When Erik the Red is your dad, and Leif Eriksson is your half brother, there's a need to make a name for yourself. With that, it's hard to forget the name of Freydís Eiríksdóttir. On her way to Vinland, Freydís gets in a battle between her friends and the locals. While the locals were chasing her band away, the then-pregnant Freydís grabbed one of her fallen comrade's swords, exposed her breast, beat her chest, and shouted a battle cry from the Vinlanders. In the end, the Vikings took control of the village, and Freydís killed all the local children.

Ragnar Lothbrok

Ragnar Lothbrok made a name by conquering villages throughout England and France. Even a French king had paid Ragnar not to raid his land. It is also known for the birth of many sons with funny names, such as Ivar the Boneless, Björn Ironside, and Sigurd Snake-in-the-Eye. Unfortunately, he is probably most known for his last moment on Earth, during which King Lalla of Northumbria decided to throw him into a pit of snakes. The story then joined the most popular forms of traditional Viking art.

Probably the most famous Viking warrior of all, not least because of his role as the leading protagonist in Vikings, the popular drama of the History Channel. Ragnar's fame was well established before the TV show, though, due to his leading presence in the stories written by the Vikings known as the "sagas."

In these sagas, based on real people and events, Ragnar's many 9th-century raids on France and Anglo-Saxon England earned him the legendary status that his nickname, "Shaggy Breeches," does not convey.

Egil Skallagrimsson

The most famous warrior-poet, Egil Skallagrimsson, and his exploits owe a great deal to legend. However, even given the sagas' tendency towards drama and enlargement, Egil was a remarkable Viking.

Egil's Saga depicts him as a complicated man, prone to violent rage but also capable of great poetic sensitivity. Indeed, his poems are among the finest in ancient Scandinavia. Egil is said to have killed for the first time when he was only seven, taking an ax to another boy. It was the first deadly act of a bloody childhood packed with pillaging and plundering. Axes tend to be the go-to designs of authentic Viking apparel, making this design stem from Egil himself.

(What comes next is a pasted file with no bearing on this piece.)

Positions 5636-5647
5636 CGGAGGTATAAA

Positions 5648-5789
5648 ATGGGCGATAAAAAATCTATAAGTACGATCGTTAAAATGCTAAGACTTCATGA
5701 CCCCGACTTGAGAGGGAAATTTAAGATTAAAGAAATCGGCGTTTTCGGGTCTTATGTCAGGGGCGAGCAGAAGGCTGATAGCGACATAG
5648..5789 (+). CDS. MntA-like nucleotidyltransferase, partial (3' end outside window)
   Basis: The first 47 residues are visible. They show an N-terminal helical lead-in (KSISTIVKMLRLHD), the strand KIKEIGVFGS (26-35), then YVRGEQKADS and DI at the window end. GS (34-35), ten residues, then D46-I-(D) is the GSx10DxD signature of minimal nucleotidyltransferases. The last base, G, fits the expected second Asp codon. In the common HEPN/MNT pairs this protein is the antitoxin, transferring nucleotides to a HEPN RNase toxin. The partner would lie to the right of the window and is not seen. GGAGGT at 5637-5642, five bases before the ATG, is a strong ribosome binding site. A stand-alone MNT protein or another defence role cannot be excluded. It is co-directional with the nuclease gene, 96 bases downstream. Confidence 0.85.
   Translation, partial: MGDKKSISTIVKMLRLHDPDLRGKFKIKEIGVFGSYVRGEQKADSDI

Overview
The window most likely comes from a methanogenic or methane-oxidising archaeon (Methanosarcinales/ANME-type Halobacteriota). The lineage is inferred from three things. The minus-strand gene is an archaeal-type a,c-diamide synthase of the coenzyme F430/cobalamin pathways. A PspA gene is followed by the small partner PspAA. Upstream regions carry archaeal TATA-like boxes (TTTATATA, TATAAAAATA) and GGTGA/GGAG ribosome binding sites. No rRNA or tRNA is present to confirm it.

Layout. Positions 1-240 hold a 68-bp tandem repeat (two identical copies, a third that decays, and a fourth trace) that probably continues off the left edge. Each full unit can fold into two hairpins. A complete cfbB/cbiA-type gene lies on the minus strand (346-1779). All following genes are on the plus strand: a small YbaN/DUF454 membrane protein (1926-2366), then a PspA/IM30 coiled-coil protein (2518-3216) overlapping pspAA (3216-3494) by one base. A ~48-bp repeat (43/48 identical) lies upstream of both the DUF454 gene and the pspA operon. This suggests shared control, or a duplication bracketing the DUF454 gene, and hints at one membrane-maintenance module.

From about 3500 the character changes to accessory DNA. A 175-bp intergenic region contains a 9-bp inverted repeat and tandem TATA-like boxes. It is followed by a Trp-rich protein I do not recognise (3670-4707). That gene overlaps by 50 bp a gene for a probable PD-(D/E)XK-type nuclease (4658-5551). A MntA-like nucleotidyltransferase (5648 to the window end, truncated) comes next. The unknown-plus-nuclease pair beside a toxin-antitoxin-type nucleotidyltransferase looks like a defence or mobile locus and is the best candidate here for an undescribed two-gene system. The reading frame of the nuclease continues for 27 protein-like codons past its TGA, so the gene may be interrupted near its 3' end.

Not many people claim to be both a Viking warrior and a poet, but Egill Skallagrímsson was both. As soon as he wrote a poem when he was three, and Egill murdered people the first time he was seven. He murdered several more people before his exile from Norway to Northumbria, where Eric Bloodaxe ruled. Bloodaxe understandably wanted Egill dead because Egill had killed his son, but when Egill read one of his poems, it touched Bloodaxe so much that he saved the poet's life.

Many consider the age of the Vikings to have been between 700 AD and 1100. They packed an impressive amount of raiding and pillaging during this time, developing an unrivaled reputation for brutal aggression. The term Viking means "a pirate raid" in Old Norse, so it's fair to say that they were, by definition, a violent bunch.

Of course, such characterizations are never entirely accurate. The Vikings were not just violent raiders; many came to settle peacefully, trade, or explore. However, Vikings merch items range from books to apparel to help you understand more about these characters.

Louie is the father behind the travel blog He has a background in photography, E-commerce, and writing product reviews online at ConsumerReviews24. Traveling full time with his family was his ultimate past-time. If he’s not typing on his laptop, you can probably find him watching movies.